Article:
The Specialist

Yesterday I had to go to see my specialist.

Well, when I say “my” specialist I’m being a bit possessive; I’d never actually met him 

before. And he had seen lots of others at the Outpatients during the day. And when you have several diagnoses like me, you get to see quite a variety of specialists.

Some of them are very specialised indeed; you daren’t discuss anything but the subject set out at the top of your appointment card, like “Oncology”, or “Otolaryngology” – that is if you can even pronounce those words.

Anyway, this one was specially friendly for a change. He’d come from the big hospital three hours away, as someone does every fortnight in his specialty, to help the faraway people in the regions.

I guess he was in his late thirties, about the age of one of my sons, and he introduced himself pleasantly, and had me meet a lady doctor who was with him, also very pleasant.

They never told me what she was there for; but I am more or less used to having extra people at my appointments, although you aren’t told whether they’re there to check up on the junior specialist, or to protect him from crazed patients fed up with waiting for an appointment, or to study at the great man’s feet. She never actually said a word, but just smiled pleasantly like the Cheshire cat in Alice in Wonderland.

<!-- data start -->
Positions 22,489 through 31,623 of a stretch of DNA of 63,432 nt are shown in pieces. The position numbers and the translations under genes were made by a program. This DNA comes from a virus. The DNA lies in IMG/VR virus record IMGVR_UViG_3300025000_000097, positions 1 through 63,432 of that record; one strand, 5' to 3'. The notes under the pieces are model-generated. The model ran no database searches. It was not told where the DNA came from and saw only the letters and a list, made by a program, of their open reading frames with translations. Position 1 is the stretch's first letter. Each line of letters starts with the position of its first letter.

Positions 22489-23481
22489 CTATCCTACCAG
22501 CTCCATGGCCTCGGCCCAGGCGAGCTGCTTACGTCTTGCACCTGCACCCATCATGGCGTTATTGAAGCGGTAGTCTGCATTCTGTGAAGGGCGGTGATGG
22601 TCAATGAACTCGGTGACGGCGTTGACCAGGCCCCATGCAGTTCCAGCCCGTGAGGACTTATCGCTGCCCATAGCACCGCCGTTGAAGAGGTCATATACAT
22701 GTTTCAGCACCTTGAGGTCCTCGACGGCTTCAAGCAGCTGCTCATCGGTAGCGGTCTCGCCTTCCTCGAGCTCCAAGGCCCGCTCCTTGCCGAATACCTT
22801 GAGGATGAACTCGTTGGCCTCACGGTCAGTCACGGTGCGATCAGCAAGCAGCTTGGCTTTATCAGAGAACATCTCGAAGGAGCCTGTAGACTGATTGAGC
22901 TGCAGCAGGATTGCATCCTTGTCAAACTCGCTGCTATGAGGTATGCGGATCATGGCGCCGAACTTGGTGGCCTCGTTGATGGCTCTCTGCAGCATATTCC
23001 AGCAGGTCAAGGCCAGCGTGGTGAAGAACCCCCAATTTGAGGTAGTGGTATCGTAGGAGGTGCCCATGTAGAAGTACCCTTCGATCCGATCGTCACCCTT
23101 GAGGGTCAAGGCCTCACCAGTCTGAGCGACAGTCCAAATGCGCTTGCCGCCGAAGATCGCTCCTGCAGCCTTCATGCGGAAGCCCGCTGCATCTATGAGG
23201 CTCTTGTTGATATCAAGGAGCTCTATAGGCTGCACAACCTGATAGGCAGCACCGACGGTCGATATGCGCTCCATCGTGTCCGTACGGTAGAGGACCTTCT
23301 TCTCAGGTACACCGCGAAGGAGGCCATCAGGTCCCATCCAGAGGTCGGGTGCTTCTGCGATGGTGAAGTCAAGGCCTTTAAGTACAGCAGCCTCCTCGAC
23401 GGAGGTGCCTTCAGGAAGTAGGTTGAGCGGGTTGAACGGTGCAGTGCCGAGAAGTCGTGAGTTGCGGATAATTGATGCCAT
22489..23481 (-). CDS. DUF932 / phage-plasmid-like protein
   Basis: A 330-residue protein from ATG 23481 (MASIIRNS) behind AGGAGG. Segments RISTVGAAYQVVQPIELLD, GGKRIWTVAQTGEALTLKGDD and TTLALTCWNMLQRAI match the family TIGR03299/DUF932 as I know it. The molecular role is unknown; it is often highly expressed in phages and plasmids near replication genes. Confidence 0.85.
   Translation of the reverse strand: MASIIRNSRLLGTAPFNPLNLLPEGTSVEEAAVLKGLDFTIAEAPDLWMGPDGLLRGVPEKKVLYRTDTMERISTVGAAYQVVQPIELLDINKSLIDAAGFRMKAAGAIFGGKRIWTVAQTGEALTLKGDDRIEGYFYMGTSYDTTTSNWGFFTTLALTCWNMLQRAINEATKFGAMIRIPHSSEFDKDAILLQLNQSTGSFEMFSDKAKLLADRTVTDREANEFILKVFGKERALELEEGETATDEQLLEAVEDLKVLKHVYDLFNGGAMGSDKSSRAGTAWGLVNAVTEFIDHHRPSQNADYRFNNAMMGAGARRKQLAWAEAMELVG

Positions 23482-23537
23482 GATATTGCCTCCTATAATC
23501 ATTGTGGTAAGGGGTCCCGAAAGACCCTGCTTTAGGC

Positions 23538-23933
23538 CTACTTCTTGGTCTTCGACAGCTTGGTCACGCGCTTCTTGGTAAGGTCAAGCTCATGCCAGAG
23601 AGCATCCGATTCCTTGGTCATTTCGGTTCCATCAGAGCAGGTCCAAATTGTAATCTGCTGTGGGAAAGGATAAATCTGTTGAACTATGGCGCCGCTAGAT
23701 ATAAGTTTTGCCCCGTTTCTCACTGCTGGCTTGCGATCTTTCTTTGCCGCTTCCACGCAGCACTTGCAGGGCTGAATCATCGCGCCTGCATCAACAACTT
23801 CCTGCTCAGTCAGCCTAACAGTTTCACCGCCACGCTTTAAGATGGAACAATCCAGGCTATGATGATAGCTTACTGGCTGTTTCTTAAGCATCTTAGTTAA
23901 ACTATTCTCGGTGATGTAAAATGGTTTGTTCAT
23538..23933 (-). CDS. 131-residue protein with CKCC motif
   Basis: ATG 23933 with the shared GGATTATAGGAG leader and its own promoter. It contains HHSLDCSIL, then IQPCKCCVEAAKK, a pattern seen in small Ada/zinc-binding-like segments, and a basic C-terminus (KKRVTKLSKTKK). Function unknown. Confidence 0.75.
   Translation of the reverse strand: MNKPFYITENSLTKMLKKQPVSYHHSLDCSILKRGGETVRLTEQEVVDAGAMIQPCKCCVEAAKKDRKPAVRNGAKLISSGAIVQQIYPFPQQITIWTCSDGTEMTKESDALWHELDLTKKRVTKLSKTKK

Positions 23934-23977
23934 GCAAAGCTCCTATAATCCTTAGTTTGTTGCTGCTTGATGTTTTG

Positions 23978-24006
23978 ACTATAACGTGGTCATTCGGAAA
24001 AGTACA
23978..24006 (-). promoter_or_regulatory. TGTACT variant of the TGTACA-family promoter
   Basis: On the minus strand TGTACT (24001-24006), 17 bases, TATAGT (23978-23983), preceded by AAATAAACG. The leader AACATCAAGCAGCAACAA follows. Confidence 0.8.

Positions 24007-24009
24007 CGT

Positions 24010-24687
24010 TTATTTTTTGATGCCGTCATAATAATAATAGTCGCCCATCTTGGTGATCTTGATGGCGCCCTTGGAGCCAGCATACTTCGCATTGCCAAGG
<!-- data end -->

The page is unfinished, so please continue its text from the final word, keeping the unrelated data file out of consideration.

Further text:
The subject in question was one of my internal organs, which is “a funny shape”, and has been the subject of ongoing scans for several intriguing years.

I say “a funny shape”, because that was the official diagnosis, as I think I have mentioned before, of my throat, when my Ear, Nose and Throat guy first looked down it many years ago.

And as you will see as the afternoon wore on, there was still a third “funny shape” involved in my inside yesterday.

I was relieved, as you would have been, to hear that on the scan my body part was still the same funny shape as it had always been for years.

They had three suggestions for treatment: the first was to do nothing, the second was to do what sounded like keyhole laser zapping, and third was a full-blown operation, with all the bells and whistles, to restore the beautiful shape that nature really intended my insides to be. I had no desire for heroic cosmetic measures, so I chose Number 1 suggestion, which was also the specialist’s preference.

So in order to revive the flagging conversation, I tentatively asked him if the radiologists had said anything in their report about my spinal disease, or my left hip, which have both been a bit of a bother lately to tell the truth.

The room lit up.

“Come with me and I’ll show you,” said the specialist.

So we traipsed into the next room, a procession of three, and looked at the computer screen showing the scan of my lower back. The doc moved the view through my body.

“Your spine certainly is a funny shape!” he said, or words to that effect.

“Yes,” I sighed, “I’m getting shorter all the time.”

And he showed me a bit of deterioration (which could be arthritis) on the hip. So it wasn’t just my imagination: that side is really more in trouble than the other one. No wonder the walking stick makes a difference! (See my earlier blog: Fashion Statement).

And so we parted, with the arrangement that I would come in for another scan in a year or so. Really a very pleasant afternoon interlude.

I hope you enjoy my sketch of the view from the hospital door as I waited for my ride home.